Nel's New Day

January 2, 2012

GOP Primary Rules Crazy

The first day of every Leap Year starts the frantic voting/caucusing for presidential candidates. This year the media has whipped its audience into frenzy over the Republican nominee; thus far only President Obama is on the Democratic side. The selection process has become even  more laughable this year than previously.

The first source of comedy comes tomorrow at the Iowa caucus. It’s not even a legal voting process—no ballots, no filing, no signatures, no fee: people just gather together to write down their choice on a blank sheet of paper or raise their hands for the chosen one. Despite the Republican push to force people to produce government-issued photo IDs before voting, the caucuses have no such requirement. Perhaps Republicans believe that only Democrats might perpetrate voter fraud.

Before the selection, candidates or their surrogates may give a last-minute pitch. Any Iowa resident who chooses to register as Republican by tomorrow night is allowed to participate. Seventeen-year-olds are allowed to take part as long as they turn 18 by November 6, 2012. So tomorrow night people will gather in 1,774 precincts in schools, churches, community centers, homes, etc. throughout the 99 counties to follow the infamous practice of  “first in the nation.”

Many people think that Iowa caucuses are vital because of the state’s large number of delegates. Not so! Their 25 delegates are about 1 percent of the total making the decision, and fewer than 10 percent of Iowa voters, at best 150,000 “deciders,” determine this nonbinding agreement. Thus the first decision in the nation for Republican presidential nominee involves 0.01% of Republicans, a number approximating the population of Eugene, Oregon.

New Hampshire disagrees with Iowa’s “first” claim. One week after Iowa caucuses, New Hampshire has a real primary with real ballots. From there on, the new Republican rules go crazy.

The Republican Party mandates that all states holding nominating contests before April award delegates proportionally. Sounds like a fair deal? States, however, may define “proportionally” any way that they wish. For example, in each of Ohio’s 16 congressional districts, the candidate who gets the most votes receives three delegates. The remaining 15 delegates in the district are then awarded “proportionally,” based on statewide results. Candidates have to get at least 20 percent of the statewide vote to get these delegates. My head’s spinning by now, trying to figure out how this works!

The Republican National Convention scheduled for August in Tampa (FL) should include 2,286 delegates with 1,144 required to get the nomination. According to the GOP Committee, it’s impossible for any candidate to get the necessary 1,144 before April. We just wait to see who drops out by then to thin the field.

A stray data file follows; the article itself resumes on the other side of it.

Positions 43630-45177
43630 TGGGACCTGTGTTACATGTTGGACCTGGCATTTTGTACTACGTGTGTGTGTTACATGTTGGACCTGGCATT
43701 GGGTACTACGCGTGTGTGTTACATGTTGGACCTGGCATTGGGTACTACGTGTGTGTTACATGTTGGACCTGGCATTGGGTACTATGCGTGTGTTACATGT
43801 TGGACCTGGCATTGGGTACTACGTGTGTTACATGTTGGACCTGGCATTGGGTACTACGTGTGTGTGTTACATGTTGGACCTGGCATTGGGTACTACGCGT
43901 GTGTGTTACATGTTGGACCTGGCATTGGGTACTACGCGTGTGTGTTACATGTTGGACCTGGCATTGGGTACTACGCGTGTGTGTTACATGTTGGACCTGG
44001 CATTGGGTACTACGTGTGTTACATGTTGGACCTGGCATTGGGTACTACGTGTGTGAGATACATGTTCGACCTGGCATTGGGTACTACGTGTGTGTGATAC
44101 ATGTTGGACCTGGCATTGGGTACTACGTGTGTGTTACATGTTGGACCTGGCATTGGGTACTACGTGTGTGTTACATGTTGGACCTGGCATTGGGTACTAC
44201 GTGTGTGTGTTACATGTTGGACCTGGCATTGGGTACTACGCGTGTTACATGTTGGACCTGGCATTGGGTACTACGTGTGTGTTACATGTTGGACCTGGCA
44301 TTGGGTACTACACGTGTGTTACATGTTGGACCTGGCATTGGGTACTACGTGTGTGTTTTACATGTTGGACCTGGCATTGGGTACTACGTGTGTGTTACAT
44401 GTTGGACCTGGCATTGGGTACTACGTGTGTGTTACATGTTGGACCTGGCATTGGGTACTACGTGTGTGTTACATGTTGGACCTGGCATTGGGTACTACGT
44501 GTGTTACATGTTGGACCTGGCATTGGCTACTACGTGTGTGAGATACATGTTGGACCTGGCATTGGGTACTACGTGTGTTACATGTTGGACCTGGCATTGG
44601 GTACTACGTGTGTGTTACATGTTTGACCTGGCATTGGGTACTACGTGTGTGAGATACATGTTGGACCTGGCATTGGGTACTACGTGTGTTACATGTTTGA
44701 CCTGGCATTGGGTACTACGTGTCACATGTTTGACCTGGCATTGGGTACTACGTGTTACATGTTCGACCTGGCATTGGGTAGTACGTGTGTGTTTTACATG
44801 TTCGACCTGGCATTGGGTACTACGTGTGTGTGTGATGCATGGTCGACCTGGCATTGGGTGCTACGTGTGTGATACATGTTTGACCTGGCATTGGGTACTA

The process gets crazier. States that scheduled primaries earlier than the Party allows have lost half their delegates. That includes Arizona and Michigan (2/28), South Carolina (1/21), and Florida (1/31). But the Party declared that South Carolina and Florida may award all their delegates to the majority candidate—forget the “proportional.” At least Floridawas okay with no “proportional” until December 31st when Republican National Committee Chairman Reince Priebus wrote that Florida’s delegates might have to be “proportional” because of protesters.

Michigan is following the Ohio “proportional” system but uses a slightly different approach. Reduced to 30 candidates from 59 per the GOP penalties for an early primary, Michigan plans to keep the 59 delegates (56 based on the primary and 3 the state’s RNC members) with each one of the 56 having one-half voting power at the convention. Because half of 56 is 28, not 30, fractions cause more difficulties. If a candidate gets 25 half-delegates, do they get 12 or 13 votes?  “We’ll work that out once we get closer to choosing the delegates who will go,” said Matt Frendewey, spokesman for the Michigan Republican Party. The delegate system is as crazy as the candidates are!

Nate Silver, the man who puts together all the polls and then estimates the election results pretty closely, has this to say about tomorrow’s Iowa results:

“Our forecast model, which combines the Public Policy Polling survey with other recent polls of the state, also shows an effective three-way tie, although it has Mr. Romney ahead by the slimmest of margins. The model projects Mr. Romney to receive 21.0 percent of the vote, followed by Mr. Paul at 20.6 percent and Mr. Santorum — whose numbers have been on the rise — at 19.3 percent.”

Of course, almost half the caucus-goers haven’t made up their mind yet! Who knows in what direction the delegate selection will head.


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